Specifically, Chalmers’ project appears to answer the Kripkean Challenge:

(Kripkean Challenge) Conceivability does not entail possibility since not everything we conceive is (metaphysically) possible.

4

Cf. Peacocke (1999: 41). See also Hale (forthcoming; 2013: ch. 11), and Lowe (2012). For recent discussion of the connection between apriority and modality, see Bueno & Shalkowski (forthcoming); Casullo (forthcoming; 2014); Vaidya (2017a; 2017b). Some might reject desideratum (iii). I mentioned a recent empirical turn in modal epistemology: modal empiricists eschew a priori means and defend non-traditional epistemic sources and procedures for modal knowledge like perception, inductive and abductive reasoning, and (quasi-perceptual) imagination. They typically frame modal

investigation as an extension of scientific investigation, and prefer naturalist and externalist stances in epistemology.

Also, they tend to focus on knowledge of “nearby” possibilities as opposed to the remote “extravagant” ones (see e.g.

the essays in Fischer & Leon 2017; Strohminger 2015; Williamson 2016a; 2016b; 2007: ch. 5). Although I also see metaphysical modal knowledge as generally grounded in empirical knowledge (specifically, in essentialist knowledge: see my ‘Putting Modal Metaphysics First’), I also distance myself from the more radical aspects of modal empiricism. First, I am skeptical that a posteriori ways of knowing by themselves can lead us to knowledge of metaphysical modality. The non-actual is something that structurally or by its very nature escapes empirical observation and experience. Second, I question the scope of those theories. While they seem to safely range over physical-nomological possibility, it is less clear that they cast light beyond that into the metaphysical realm. Metaphysical possibility is covered to the extent that it coincides with physical-nomological possibility; thereby it remains largely unexplored. Third, it is not obvious that the methods modal empiricists appeal to are themselves purely empirical. The justification of induction, for example, is a longstanding problem: e.g. BonJour (1998) argues that it is a priori. Wilson & Biggs (2016) argue that abduction is a priori.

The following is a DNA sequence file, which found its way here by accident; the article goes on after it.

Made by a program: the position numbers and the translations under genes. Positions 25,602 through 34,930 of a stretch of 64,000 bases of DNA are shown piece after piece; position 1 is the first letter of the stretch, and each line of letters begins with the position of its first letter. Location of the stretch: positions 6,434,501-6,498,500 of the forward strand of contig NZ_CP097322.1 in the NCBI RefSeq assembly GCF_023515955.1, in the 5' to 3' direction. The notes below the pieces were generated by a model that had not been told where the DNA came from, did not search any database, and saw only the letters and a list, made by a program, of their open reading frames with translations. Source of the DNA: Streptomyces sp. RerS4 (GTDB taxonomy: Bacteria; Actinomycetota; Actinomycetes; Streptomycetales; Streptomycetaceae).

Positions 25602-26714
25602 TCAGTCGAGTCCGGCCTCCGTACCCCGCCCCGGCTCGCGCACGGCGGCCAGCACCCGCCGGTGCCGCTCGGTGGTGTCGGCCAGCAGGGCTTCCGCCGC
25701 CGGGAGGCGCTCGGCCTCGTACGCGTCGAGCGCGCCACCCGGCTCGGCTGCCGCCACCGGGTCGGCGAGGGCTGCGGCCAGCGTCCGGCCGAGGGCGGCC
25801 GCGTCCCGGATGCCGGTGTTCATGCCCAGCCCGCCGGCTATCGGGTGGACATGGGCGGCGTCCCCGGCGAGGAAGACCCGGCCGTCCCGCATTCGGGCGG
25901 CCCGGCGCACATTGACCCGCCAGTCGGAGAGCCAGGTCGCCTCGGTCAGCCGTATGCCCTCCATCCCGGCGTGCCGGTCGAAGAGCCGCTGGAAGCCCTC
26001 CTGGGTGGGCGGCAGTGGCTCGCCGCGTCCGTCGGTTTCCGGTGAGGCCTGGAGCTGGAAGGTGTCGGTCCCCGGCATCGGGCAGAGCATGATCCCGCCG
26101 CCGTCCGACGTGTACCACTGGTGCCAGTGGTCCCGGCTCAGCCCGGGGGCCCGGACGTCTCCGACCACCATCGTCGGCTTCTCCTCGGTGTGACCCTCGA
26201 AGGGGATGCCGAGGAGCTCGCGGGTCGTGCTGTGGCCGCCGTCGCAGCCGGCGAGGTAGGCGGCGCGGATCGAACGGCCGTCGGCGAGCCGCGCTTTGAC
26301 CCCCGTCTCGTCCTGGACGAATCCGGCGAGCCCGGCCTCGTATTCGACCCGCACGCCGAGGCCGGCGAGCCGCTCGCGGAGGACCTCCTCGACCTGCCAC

In any case, the skeptical reader should still grant (iii) as a dialectical point, as a priori methods and justification play a central role for modal knowledge for both Chalmers and the Kripkeans.

5

Chalmers defends Modal Rationalism in his (2002a), but see also his (2004), (2010), (2011). As mentioned, most

contemporary accounts fail to satisfy one or another of the desiderata above. A notable exception is Hale (2013: ch. 11),

which in my view has the further merit of grounding knowledge of necessity in knowledge of essence.

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Answering this challenge means finding some way to grant the necessary a posteriori and explaining how, nevertheless, a priori conceivability could entail metaphysical possibility.